This post originally appeared April 12, 2016 on Attorney at Work. Why do you find certain lawyers quoted so often? Are they magically on speed dial with certain outlets? In short, yes. Befriending a reporter is an exercise in social capital. You want to create an easy, mutually beneficial relationship. It may be intimidating to some, but it can be done. Most reporters are more approachable than this. When I was a reporter, I had several trusted lawyers and judges who consiste
This post was originally published on Ms. JD. I recently received some sage advice from a valued mentor. She said to stop saying “I’m sorry.” In emails, in person, on the phone, no matter where. You are a busy, successful professional. Just. Stop. Saying. It. She needs a face card because she doesn't really mean it. Here’s the thinking. “Sorry for the delay,” “Sorry for missing this,” “Sorry for not responding earlier” is for your benefit, to assuage your guilt, not theirs. Y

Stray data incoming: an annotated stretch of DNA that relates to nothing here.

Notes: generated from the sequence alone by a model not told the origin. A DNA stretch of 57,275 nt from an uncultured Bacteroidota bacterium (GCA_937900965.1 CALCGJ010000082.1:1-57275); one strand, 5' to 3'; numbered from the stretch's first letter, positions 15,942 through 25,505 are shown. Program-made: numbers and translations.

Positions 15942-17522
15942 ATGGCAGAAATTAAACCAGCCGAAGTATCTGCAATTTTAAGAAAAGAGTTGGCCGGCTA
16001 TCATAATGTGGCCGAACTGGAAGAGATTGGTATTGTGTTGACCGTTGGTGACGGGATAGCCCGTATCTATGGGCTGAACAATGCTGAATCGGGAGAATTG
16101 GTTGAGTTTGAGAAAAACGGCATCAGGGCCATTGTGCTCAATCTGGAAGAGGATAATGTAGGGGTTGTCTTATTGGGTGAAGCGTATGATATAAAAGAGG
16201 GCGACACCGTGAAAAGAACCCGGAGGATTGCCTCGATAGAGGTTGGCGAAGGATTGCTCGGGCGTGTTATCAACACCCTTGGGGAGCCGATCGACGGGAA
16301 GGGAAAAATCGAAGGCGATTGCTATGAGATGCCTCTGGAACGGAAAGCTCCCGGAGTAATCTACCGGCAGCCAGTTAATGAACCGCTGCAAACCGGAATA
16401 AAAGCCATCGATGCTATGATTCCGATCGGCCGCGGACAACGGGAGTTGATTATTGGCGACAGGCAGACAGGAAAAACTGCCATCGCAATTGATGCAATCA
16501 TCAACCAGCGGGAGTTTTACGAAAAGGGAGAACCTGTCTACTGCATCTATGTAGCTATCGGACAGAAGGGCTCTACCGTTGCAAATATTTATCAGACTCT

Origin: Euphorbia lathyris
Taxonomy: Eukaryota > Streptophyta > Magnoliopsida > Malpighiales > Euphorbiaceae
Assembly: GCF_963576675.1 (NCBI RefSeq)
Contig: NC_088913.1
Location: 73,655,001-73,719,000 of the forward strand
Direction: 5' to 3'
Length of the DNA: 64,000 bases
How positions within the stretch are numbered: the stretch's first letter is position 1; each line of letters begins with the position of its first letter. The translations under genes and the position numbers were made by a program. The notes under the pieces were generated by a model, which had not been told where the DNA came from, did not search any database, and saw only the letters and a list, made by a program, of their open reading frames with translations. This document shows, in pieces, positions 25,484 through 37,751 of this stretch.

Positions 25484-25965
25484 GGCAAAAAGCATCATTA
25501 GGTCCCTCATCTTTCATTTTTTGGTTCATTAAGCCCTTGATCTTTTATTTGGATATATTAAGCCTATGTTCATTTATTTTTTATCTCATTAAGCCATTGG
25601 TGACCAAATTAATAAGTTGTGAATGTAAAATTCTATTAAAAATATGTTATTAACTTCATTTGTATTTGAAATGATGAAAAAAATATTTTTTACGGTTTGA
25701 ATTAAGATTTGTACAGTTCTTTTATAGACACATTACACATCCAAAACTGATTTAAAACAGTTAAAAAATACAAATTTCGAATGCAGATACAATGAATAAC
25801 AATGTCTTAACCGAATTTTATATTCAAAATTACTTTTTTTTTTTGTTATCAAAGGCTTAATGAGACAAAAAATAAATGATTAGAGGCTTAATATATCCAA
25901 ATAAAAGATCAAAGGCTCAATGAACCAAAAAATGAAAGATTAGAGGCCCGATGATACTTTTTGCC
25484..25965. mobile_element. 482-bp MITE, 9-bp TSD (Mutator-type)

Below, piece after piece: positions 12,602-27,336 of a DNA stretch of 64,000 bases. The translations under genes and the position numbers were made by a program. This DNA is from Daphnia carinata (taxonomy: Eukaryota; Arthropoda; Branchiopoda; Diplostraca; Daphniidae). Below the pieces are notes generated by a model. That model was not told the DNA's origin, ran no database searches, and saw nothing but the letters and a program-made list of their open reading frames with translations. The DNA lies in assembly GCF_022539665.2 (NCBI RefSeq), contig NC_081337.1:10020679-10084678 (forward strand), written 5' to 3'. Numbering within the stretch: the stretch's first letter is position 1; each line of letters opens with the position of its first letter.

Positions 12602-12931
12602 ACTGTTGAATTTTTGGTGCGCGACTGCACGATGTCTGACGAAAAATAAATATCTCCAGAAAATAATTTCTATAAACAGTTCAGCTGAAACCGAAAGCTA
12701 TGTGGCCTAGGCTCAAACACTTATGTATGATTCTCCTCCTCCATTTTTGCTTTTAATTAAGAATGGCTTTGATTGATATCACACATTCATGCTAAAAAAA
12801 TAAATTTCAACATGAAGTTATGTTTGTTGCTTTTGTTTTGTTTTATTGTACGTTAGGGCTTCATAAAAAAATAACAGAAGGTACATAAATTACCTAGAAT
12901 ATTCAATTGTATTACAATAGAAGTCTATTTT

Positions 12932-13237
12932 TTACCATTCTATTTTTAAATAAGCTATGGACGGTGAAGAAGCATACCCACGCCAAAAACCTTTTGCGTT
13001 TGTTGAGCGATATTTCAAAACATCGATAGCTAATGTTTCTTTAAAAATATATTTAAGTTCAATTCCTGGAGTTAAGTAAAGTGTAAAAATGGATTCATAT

This post originally appeared in Susan Kostal's Legal Marketing Bits & Bites Newsletter. Sign up for more content here. We all know the tyranny of the inbox. He is a jealous lover, prone to wild behavior, incredibly possessive, covets your every moment, and won’t shut up. So break up with him.
OK, I get that’s impossible. But it’s vitally important for business development that he doesn’t control your life.
Be Proactive, Not Reactive
Most incoming email demands reactiv
This post was originally published on LexisNexis Business of Law Blog on April 28, 2016. For many law firm public relations professionals, their job is 80% reactive and 20% proactive. The pros manage to get that ratio down to 50/50, but it’s tough. Either camp really needs to make that time count. It must be true if Bill Gates said it. To complicate matters, the marketing, business development, and PR teams at some firms are so siloed: one department has no idea what the othe